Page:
UNICEF urges all parties to protect Iraqi children
- Statement Attributable to UNICEF Executive Director Carol Bellamy -
AMMAN/GENEVA/ NEW YORK - "UNICEF is deeply concerned about the impact of this war on Iraqi children and women. We know that in wartime children are the most vulnerable population. This is especially so in Iraq, where poor governance, two prior wars, and years of international sanctions have combined to weaken the Iraqi population.
"Iraqi children are extremely vulnerable. More than 1 million children under age five are malnourished. When children are poorly nourished they are susceptible to disease. Disease spreads rapidly during war, when safe water supplies are disrupted, people are displaced from their homes, and sources of food and medicine are compromised. When you factor in the loss of education and the psycho-social trauma, there is no question that war takes its greatest toll on children. And we should all remember that children make up half of Iraq's population.
"I urge the parties to this conflict to abide by their international humanitarian obligations. I urge the parties to this conflict to make the safety of children a priority. And I urge them to do all in their power to protect children's lives, their health, and their general well-being."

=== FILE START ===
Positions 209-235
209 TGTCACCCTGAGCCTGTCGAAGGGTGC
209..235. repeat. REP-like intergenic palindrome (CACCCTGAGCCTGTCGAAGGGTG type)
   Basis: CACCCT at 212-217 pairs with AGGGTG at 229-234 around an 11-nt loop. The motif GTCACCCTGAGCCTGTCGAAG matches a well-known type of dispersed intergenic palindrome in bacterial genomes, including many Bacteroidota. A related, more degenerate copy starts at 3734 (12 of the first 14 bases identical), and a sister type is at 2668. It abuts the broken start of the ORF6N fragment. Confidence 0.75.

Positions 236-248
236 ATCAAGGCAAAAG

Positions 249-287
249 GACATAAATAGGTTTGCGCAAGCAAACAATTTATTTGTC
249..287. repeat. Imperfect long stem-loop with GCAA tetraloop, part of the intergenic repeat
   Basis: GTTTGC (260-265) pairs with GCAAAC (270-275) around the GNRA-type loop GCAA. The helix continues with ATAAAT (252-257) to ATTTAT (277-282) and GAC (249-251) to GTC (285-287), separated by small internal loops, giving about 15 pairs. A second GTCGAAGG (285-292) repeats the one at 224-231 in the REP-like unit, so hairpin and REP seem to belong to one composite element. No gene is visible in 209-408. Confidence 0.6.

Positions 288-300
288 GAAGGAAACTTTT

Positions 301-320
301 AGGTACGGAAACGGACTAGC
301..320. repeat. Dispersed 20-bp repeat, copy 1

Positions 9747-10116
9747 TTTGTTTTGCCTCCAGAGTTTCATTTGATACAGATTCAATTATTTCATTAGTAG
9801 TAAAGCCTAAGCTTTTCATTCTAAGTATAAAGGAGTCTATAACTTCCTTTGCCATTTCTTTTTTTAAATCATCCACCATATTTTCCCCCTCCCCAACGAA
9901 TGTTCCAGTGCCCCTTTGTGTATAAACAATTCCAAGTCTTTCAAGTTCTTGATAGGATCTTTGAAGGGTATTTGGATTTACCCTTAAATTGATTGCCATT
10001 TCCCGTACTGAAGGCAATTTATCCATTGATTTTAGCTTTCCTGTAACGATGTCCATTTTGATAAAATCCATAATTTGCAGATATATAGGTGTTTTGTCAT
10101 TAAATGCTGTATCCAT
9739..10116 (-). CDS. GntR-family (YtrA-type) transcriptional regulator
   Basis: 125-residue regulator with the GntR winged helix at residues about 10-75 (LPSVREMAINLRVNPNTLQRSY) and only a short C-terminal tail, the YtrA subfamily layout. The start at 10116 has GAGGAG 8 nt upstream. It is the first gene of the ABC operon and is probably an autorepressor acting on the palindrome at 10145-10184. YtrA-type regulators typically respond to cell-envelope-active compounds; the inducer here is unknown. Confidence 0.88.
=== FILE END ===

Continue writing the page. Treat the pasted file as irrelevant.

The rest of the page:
UNICEF is the world's leading child rights organization. Operating in more than 158 countries, UNICEF works for health, education, equality and protection for every child. UNICEF is funded entirely by the voluntary contributions of individuals, foundations, businesses, and governments.
UNICEF has provided support to Iraqi children since 1952. Over the last several months, UNICEF has mounted immunization campaigns and shipped in nutritional items to boost the strength of Iraqi children and improve their chances of survival in the event of war. UNICEF has also positioned thousands of tonnes of relief supplies in Iraq and neighbouring countries, including high-protein biscuits, essential medicines, water purification supplies, and other life-saving emergency items.
20 March 2003
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Wivina Belmonte, UNICEF
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